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In general, had your mother not been an Irish citizen, you would have to get 5 years of residence. With your mother being Irish, you have a chance of having 2 of 5 years waived by the minister. However, this is not guaranteed and that you must show evidence that you are actively engaging in the Irish community (working/studying etc) for these 3 years.Applications for naturalisation are often received where the applicant seeks the Minister to exercise absolute discretion under Section 16 of the Irish Nationality and Citizenship Act 1956, as amended to waive the statutory conditions on the basis of Irish descent or Irish associations going back two, three or indeed more generations. An association going back two generations without any other link to the State is generally considered as not sufficient to warrant consideration or the waiving of the statutory residence conditions.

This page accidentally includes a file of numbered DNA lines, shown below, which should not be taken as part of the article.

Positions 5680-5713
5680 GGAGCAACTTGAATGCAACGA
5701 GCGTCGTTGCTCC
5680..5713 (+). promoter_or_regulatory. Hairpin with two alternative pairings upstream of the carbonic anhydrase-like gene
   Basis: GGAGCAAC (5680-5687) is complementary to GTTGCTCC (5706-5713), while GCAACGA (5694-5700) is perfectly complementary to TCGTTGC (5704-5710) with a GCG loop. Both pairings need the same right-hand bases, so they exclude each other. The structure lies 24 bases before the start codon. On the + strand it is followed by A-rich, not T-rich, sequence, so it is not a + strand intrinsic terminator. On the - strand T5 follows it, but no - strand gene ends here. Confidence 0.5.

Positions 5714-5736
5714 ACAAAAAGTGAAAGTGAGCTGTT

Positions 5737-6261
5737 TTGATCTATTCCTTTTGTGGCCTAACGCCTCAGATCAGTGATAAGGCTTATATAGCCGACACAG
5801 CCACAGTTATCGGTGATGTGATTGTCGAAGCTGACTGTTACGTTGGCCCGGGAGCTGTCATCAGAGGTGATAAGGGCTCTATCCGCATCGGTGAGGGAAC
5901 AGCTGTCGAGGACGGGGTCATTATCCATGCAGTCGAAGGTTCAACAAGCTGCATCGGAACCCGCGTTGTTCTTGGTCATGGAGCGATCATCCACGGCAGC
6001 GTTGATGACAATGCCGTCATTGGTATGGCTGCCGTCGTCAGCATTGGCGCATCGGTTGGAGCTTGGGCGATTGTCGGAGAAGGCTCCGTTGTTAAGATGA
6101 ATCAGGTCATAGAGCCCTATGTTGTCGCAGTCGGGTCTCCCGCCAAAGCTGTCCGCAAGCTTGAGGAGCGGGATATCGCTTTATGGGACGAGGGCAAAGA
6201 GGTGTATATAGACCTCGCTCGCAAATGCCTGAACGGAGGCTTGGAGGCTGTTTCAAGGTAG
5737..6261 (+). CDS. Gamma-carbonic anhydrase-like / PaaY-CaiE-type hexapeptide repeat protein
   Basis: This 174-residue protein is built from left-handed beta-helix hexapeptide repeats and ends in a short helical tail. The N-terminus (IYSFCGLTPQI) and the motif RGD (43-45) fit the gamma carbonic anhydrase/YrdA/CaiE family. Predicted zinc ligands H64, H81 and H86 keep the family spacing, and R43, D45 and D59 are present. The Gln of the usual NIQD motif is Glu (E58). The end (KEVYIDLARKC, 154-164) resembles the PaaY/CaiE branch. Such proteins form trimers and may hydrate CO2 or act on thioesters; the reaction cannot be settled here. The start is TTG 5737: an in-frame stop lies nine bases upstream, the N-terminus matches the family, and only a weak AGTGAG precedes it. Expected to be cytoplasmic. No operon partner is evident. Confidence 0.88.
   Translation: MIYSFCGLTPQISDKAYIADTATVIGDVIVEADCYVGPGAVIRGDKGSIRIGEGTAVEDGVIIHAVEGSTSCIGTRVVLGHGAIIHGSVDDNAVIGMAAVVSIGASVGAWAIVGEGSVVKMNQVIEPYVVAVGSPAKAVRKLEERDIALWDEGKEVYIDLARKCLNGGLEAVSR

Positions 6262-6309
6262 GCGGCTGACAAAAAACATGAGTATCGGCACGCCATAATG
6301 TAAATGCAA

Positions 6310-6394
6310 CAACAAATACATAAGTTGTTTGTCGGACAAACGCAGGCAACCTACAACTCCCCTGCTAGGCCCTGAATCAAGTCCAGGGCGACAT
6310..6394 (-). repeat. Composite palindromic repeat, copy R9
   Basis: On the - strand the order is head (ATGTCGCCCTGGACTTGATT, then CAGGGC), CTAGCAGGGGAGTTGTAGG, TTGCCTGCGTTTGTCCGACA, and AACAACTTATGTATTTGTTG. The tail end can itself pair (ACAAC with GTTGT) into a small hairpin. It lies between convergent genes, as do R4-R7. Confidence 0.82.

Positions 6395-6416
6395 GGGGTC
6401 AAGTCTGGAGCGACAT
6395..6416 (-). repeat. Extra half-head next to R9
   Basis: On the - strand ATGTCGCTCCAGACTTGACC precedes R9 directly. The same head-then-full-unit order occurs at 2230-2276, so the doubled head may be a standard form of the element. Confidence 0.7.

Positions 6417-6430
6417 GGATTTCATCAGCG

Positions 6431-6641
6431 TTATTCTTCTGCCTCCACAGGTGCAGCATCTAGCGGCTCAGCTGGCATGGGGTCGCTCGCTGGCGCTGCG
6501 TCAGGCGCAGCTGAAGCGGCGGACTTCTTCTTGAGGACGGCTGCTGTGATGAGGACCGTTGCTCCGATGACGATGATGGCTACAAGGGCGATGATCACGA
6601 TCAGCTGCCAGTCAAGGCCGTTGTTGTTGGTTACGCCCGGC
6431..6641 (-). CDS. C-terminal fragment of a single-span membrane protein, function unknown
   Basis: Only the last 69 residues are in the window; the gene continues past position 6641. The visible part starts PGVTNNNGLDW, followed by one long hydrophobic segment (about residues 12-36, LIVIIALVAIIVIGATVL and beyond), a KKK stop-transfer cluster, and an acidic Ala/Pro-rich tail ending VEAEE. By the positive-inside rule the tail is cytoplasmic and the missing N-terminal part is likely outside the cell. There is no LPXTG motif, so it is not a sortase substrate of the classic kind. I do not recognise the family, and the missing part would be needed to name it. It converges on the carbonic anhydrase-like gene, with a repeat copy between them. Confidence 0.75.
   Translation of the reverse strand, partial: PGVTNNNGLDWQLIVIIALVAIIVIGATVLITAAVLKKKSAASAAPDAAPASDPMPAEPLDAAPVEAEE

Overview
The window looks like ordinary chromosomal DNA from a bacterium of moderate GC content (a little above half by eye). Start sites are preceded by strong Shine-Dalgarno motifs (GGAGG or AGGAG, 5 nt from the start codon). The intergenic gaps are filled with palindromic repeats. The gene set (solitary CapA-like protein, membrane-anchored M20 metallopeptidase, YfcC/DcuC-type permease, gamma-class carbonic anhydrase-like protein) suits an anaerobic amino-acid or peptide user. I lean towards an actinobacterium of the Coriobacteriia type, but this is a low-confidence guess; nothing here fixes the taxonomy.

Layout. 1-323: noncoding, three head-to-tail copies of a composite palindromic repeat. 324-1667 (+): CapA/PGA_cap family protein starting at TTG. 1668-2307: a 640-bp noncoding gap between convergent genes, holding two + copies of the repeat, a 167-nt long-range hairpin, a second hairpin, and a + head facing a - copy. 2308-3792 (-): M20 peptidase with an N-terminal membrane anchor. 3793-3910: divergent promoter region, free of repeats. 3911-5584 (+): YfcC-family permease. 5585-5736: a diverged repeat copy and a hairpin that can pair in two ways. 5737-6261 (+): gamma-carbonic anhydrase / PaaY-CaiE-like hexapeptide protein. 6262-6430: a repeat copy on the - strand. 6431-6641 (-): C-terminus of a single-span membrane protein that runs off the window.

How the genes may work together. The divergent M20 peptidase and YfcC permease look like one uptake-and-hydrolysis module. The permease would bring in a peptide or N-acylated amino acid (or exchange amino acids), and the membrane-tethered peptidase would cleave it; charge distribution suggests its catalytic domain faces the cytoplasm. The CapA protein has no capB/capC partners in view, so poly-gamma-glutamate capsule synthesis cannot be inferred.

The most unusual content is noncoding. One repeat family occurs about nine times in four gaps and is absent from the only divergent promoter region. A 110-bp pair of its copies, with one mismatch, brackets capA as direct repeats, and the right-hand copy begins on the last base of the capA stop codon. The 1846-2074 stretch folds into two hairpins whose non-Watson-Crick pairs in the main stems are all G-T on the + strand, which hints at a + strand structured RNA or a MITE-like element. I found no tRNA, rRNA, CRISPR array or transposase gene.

Applicants who seek to avail of the discretion provided under Section 16 of the Act are expected to have a reasonable period of lawful residence in the State, generally around 3 years, to show they have some substantial and tangible connection with Irish society and the State.
An Irish association through a great-grandparent, (or a grandparent where that grandparent obtained citizenship through naturalisation) and where there is no, or negligible, reckonable residency would generally be deemed insufficient to warrant recommending the Minister exercise absolute discretion to waive the statutory conditions under Section 15 of the Irish Nationality and Citizenship Act 1956, as amended and would result in a refusal.